My memory is terrible. I only remember vibes of times, I can rarely remember any details. I started keeping a diary at a young age and still write it to this day. I enjoy writing about my feelings and thoughts and it has recently occured to me that I never write about real-life occurences, even when they would appear to be important (like breakups, births or deaths in the family etc.).
When thinking about a problem or learning, I like to see as many points of view as possible at first, to recognize my options, and then to work my way to some synthesis that makes sense to me. I kind of make categories that have characteristic flavors or vibes and that's how I navigate around them. When new information comes, I check what 'flavor' it has and whether I can add it to some category I already have in my mind, or is it a new category altogether. If so, where does it fit? Which 'flavors' does it borrow from and between which 'vibes' can I place it? That mental map of feelings about things helps me easier access different things at once. I think quickly that way and can easily grasp concepts thanks to that intuitive way my mind works. It's sort of 'oh, this is similar to something I already know, so I can draw from this source to quicker grasp the new data'. It is hard for me to settle on one understanding though, and I like to add to the categories that I make in my head, expanding the whole theory.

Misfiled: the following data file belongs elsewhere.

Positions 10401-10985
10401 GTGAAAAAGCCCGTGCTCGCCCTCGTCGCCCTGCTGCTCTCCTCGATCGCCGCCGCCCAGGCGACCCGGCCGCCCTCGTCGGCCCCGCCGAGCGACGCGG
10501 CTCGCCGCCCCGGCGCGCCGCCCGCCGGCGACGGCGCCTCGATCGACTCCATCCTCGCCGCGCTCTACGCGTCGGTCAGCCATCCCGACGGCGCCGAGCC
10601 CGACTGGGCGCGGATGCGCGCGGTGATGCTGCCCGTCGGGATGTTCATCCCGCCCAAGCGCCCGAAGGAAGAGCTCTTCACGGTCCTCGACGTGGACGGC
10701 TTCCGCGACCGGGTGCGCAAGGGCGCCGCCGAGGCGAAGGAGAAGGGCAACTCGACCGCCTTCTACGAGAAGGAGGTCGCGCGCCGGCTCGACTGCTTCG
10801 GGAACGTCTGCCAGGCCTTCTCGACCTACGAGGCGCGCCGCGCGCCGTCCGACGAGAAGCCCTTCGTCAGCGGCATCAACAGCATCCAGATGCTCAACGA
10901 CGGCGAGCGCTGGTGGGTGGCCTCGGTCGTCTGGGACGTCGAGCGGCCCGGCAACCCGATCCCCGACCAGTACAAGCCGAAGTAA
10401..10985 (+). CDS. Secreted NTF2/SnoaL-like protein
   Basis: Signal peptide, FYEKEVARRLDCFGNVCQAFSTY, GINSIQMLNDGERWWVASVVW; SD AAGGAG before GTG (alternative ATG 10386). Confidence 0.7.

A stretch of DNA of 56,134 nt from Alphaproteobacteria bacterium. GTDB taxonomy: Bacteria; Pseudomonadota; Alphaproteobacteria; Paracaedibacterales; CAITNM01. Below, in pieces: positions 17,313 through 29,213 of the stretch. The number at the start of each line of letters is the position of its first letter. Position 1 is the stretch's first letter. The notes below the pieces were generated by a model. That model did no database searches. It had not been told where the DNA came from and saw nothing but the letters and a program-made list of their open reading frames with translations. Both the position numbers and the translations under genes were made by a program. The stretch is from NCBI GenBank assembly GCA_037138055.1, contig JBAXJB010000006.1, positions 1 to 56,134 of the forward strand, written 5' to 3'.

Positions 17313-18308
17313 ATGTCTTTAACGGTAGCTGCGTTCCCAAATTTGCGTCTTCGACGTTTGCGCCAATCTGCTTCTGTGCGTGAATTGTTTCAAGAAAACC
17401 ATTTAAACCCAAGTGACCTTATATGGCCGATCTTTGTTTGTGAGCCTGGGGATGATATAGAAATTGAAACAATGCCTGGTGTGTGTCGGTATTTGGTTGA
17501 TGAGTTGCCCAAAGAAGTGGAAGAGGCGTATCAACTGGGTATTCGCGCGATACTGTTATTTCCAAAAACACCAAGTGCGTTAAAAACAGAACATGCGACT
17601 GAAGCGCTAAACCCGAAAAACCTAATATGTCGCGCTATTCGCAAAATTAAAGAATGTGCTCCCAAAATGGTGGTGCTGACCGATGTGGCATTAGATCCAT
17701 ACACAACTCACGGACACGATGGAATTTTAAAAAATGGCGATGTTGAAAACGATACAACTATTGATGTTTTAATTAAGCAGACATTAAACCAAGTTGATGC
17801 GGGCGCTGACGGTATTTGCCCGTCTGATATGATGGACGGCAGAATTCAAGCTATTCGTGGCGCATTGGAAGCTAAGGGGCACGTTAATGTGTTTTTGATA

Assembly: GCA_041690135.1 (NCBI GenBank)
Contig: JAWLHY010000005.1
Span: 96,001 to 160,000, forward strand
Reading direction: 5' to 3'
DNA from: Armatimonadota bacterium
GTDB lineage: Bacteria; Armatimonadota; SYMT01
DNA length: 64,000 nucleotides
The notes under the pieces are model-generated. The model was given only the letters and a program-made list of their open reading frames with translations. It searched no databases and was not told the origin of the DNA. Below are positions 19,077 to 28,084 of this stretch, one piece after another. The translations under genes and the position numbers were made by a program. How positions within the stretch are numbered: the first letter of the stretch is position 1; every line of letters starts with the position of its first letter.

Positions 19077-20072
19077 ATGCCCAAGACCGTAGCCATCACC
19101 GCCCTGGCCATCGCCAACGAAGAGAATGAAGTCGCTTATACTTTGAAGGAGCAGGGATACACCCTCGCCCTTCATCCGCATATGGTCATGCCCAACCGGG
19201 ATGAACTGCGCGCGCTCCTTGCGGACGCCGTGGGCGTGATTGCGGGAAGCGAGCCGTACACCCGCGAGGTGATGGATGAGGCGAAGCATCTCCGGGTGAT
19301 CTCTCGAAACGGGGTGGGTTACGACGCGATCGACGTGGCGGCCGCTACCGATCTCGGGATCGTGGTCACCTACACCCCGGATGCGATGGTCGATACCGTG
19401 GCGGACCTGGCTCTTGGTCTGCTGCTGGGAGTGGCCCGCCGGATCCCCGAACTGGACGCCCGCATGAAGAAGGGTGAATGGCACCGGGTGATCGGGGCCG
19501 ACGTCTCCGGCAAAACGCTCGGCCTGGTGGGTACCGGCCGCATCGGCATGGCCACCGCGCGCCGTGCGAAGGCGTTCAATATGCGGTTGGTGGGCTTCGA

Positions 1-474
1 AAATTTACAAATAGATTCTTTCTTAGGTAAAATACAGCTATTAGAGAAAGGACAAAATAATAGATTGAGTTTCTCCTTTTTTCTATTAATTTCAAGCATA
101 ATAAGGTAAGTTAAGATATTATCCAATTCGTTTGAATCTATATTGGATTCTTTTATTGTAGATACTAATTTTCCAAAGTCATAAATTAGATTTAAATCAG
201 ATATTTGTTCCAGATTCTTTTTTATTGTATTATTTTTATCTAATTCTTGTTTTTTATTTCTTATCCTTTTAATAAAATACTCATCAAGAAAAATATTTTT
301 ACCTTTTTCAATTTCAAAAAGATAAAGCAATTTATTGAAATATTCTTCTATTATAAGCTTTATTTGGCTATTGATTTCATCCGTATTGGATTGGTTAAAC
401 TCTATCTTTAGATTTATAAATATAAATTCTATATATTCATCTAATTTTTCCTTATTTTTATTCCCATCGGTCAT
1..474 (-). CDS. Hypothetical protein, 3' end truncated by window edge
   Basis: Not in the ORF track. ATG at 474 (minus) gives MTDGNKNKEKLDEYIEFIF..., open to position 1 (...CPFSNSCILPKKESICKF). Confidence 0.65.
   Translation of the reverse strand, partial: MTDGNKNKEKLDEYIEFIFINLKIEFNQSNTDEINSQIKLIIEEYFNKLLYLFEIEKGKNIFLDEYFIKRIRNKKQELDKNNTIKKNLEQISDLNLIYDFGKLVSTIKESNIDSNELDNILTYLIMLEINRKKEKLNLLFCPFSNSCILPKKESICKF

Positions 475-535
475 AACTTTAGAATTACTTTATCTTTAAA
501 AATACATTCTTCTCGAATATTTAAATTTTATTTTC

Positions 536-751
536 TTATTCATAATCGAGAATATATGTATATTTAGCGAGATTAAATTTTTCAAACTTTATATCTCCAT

Okay, this turned out to be super long. Sorry if it's too much. Please let me know if I can say something else to help you help me.
I made a video of myself answering some of the questions in the questionnaire I found but my phone cut it after 10 minutes. If that's not enough material, let me know, I'll upload the other part I recorded after this.
Thanks for reading and/or watching! I'd appreciate any and all questions and suggestions and answers.